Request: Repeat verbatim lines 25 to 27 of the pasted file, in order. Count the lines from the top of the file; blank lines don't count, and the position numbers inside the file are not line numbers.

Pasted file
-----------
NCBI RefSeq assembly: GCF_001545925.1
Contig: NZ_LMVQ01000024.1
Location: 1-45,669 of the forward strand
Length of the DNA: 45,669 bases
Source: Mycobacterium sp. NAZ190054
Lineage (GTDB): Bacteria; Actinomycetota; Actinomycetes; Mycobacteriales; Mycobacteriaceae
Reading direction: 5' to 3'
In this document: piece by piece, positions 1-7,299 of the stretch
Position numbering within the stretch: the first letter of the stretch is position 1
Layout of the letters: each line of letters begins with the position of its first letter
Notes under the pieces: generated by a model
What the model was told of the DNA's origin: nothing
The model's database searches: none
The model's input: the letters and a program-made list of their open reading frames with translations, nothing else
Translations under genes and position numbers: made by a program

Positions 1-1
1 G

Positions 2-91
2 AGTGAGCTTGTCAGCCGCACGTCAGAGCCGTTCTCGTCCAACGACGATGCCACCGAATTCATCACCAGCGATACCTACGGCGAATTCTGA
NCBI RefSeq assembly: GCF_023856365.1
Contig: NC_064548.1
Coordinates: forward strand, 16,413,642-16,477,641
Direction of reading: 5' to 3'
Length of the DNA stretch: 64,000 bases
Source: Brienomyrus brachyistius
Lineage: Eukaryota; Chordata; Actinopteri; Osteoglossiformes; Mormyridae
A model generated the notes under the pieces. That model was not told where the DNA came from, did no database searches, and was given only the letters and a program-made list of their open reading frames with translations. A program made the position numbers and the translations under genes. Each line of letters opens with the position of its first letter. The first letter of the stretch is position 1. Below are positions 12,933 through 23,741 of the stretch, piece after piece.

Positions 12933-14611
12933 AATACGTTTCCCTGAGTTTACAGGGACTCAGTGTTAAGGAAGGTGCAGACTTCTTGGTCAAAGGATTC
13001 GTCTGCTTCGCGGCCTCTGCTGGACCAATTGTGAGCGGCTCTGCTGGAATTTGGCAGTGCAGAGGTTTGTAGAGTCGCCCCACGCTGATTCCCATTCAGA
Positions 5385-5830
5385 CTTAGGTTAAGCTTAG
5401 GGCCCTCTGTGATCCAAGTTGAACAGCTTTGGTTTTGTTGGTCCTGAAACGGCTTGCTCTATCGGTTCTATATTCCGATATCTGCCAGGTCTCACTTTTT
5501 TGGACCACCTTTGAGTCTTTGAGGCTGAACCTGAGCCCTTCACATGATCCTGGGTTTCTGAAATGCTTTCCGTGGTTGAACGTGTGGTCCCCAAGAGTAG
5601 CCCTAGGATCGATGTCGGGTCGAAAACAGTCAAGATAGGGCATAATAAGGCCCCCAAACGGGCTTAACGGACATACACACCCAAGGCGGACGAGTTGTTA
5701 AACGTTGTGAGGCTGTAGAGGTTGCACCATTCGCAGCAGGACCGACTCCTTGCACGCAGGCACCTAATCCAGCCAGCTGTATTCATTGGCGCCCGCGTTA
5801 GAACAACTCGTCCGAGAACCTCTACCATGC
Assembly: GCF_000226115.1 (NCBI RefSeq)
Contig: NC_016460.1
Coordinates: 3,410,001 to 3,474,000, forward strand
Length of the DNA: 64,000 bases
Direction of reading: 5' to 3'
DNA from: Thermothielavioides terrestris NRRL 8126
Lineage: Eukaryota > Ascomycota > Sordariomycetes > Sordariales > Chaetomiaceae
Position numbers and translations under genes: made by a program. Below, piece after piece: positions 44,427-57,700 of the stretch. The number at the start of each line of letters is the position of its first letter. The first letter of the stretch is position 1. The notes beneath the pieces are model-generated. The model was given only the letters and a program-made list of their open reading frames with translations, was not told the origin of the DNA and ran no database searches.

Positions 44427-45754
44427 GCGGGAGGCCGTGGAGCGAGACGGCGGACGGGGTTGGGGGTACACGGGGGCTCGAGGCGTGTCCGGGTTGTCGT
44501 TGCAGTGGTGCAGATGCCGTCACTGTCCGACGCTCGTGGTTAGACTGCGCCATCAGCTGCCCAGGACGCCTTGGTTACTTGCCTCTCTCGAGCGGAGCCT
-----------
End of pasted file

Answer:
Source: Brienomyrus brachyistius
Lineage: Eukaryota; Chordata; Actinopteri; Osteoglossiformes; Mormyridae
A model generated the notes under the pieces. That model was not told where the DNA came from, did no database searches, and was given only the letters and a program-made list of their open reading frames with translations. A program made the position numbers and the translations under genes. Each line of letters opens with the position of its first letter. The first letter of the stretch is position 1. Below are positions 12,933 through 23,741 of the stretch, piece after piece.